# Generator complexity

## Definition

Suppose A = 0 a3 a5 a7ap] is the generator mapping val for a rank-2 temperament with P periods to the octave, and B = 0 b3 b5 b7bp] is the same val in weighted coordinates. For instance, 0 1 -2 -2] is the generator mapping val for seven limit pajara, and 0 1/log2(3) -2/log2(5) -2/log2(7)]0 0.631 -0.831 -0.712] is the val in weighted coordinates. For any vector v, let

$\displaystyle \operatorname {span}(\vec v) = \max(\vec v) - \min(\vec v)$

The generator complexity of the temperament is

$\displaystyle P \cdot \operatorname {span}(B)$

In the case of pajara, which has two periods to the octave, this would be 2⋅(0.631 - (-0.861)) = 2.984. This can also be described in terms of the wedgie W of the temperament, as span(2∨W), which is the span of 0 followed by the first n - 1 elements of W, where n is the number of primes in the p-limit.

Generator complexity satisfies the inequality, for any p-limit interval I, G(I) ≤ C KE(I), where C is the generator complexity of the temperament, G(I) is the number of generator steps, times P, required to reach the tempered version of I, and KE(I) is the Kees expressibility of I. So for instance, in meantone G(5/4) = 4, since it requires four generator steps to get to 5/4, and KE(5/4) = log2(5). In pajara, G(5/4) = 4 also, since two generator steps are required to get to 5/4 (5/4 = (4/3)2 ⋅ 45/64), and P = 2, so that G(5/4) = 2×2.

This inequality can be used to give an alternative definition of generator complexity: C = sup G(I)/KE(I) over non-octave intervals, where KE(I) > 0. A related definition can be extended to higher ranks: since the OETES in the case of a rank two temperament is proportional (albeit with a different proportionality factor for each temperament) to G(I), we can define a complexity measure for any rank of temperament by C = sup OETES(I)/KE(I).

Generator complexity has the nice property that for any mos of size N, floor(N/(C KE(I))) intervals with pitch class corresponding to I are guaranteed to exist in the mos. Generator complexity is also useful in making complete searches using the wedgie for temperaments below a certain complexity and badness bounds, allowing for a more efficient search.

## Generator complexity and Kees expressibility

The following proof is due to Mike Battaglia.

If m = [m2 m3 m5mp is a vector with weighted coordinates in interval space, then KE(m), the Kees expressibility of m, is (|m3 + m5 + … + mp| + |m3| + |m5| + … + |mp|)/2. The "2" coordinate, m2, plays no role in Kees expressibility, so we may replace it with anything we choose. If we replace it with -e3 - e5 - … - ep, we may define expressibility in terms of the L1 norm, as ‖ [-e3-e5-…-ep e3 e5ep ‖/2.

For any vector space X with a subspace A, we may define a quotient space X/A as the equivalence classes of vectors in X where two vectors are equivalent iff their difference lies in A. Then we have a short exact sequence 0 → A → X → X/A → 0. Taking the duals of this gives us 0 → (X/A)* → X* → A* → 0. The annihilator of A is the subspace A⁀ of X* consisting of those functionals f such that ⟨f|A⟩ equals 0; that is, it is the subspace of all the functionals f such that ⟨f|a⟩ equals 0 for every a in A. There is a natural isomorphism between the annihilator A⁀ of A and the dual of the quotient (X/A)*, and also between X*/A⁀ and A*.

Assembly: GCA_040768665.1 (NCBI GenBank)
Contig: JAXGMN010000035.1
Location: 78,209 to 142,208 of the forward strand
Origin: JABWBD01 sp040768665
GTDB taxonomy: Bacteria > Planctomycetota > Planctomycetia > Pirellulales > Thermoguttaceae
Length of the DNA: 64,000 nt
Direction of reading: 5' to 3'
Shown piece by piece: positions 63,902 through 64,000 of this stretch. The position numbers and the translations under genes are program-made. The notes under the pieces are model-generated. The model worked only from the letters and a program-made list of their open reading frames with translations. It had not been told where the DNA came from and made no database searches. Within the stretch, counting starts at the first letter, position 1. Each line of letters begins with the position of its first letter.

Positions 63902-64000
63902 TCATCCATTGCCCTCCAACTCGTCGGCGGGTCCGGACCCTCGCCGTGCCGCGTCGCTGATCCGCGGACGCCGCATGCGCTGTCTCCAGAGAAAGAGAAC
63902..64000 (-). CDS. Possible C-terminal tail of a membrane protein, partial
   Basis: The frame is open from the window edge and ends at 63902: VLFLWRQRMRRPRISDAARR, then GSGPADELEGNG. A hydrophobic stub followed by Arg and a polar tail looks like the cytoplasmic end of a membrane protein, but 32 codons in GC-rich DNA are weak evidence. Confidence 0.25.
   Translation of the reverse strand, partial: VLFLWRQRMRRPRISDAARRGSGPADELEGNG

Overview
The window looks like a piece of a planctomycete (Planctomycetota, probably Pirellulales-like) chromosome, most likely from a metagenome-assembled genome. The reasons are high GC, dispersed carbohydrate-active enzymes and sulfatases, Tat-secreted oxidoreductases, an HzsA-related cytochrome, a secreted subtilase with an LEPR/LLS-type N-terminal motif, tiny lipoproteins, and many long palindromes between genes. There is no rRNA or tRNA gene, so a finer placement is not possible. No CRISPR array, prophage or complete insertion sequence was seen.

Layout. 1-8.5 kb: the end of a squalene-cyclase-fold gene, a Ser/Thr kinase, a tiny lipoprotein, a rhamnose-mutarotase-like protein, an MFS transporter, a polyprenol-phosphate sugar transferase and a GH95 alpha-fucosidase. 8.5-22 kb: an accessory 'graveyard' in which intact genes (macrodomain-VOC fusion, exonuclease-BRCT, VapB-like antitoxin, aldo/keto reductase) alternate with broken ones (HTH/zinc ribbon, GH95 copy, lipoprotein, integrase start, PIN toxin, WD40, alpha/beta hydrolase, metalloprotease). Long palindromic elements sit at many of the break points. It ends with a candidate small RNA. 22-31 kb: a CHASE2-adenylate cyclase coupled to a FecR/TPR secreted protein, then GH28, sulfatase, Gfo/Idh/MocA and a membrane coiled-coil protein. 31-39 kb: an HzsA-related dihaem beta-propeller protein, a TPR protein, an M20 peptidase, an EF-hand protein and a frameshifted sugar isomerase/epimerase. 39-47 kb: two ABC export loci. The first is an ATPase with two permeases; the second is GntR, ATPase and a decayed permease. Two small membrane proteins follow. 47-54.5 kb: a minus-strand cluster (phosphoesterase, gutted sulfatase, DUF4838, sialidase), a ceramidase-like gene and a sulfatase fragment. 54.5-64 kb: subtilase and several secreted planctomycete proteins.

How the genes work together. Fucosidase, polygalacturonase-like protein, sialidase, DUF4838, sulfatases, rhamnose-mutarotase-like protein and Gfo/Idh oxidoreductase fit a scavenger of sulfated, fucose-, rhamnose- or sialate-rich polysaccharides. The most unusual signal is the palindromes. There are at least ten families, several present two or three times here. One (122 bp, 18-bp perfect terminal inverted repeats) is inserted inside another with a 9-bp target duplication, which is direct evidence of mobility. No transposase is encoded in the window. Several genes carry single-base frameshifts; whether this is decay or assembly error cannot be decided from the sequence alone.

Now suppose X is a finite dimensional real normed vector space. A is then also a finite dimensional real normed vector space, inheriting its norm from X, and X/A is a finite dimensional real normed vector space, with a norm given by, for an equivalence class [x], ‖[x]‖ equals inf {‖x + a‖, a ∈ A}. Algebraically X is (noncanonically) isomorphic to X*, but in general they are no longer isomorphic as normed spaces. Instead, we have the dual norm on X*, defined by setting, over all nonzero x ∈ X, ‖f‖* = sup ⟨f|x⟩/‖x‖. Under the dual norm X* is also a finite dimensional normed vector space, A⁀ is isometrically isomorphic to (X/A)*, and X*/A⁀ is isometrically isomorphic to A*.

In the situation which concerns us, X is the p-limit interval space of dimension n under a norm of one half times the L1 norm, A is a subspace of dimension n - 1, whose coordinates sum to 0; hence A can be described as having the one-dimensional subspace A⁀ = {kJ}, where J is the JIP, as its annihilator. X has a norm of half the L1 norm, and hence X* has a norm of twice the L norm. The norm on A* is defined by its isomorphism with X*/A⁀; the minimum defining inf {‖f + kJ‖} occurs for the value of k where the maximum of f + kJ and minus the minimum of f + kj are the same. In that case, 2‖f + kJ = span(f), which is the generator complexity of f. Hence generator complexity is the dual norm for Kees expressibility as a norm on pitch classes.

## STD complexity

If B = 0 b3 b5 b7bp] is the generator mapping val in weighted coordinates, and P is the period, then the STD complexity (a term due to Graham Breed) is P⋅STD(B), where "STD" means the standard deviation. If μ(V) is the mean of the components of the vector V, and J is the JIP 1 1 1 … 1], then (V) = V - μ(V)J is the projection of V onto the subspace of vectors with zero mean value. We have STD(V) = sqrt ((V)∙(V) / dim(V)), where dim(V) is the dimension of V and the "⋅" denotes the dot product. If M = [M0, M1]T is the mapping matrix in weighted coordinates in the standard normal val list form, then we may express STD complexity as STDcom(M) = M0[1]⋅STD(M1).

Associated to STD complexity is STD error. If S = (M0) ∧ ₱(M1), then STDerr(M) = sqrt(SS / dim(M1)⋅(M1)∙₱(M1)).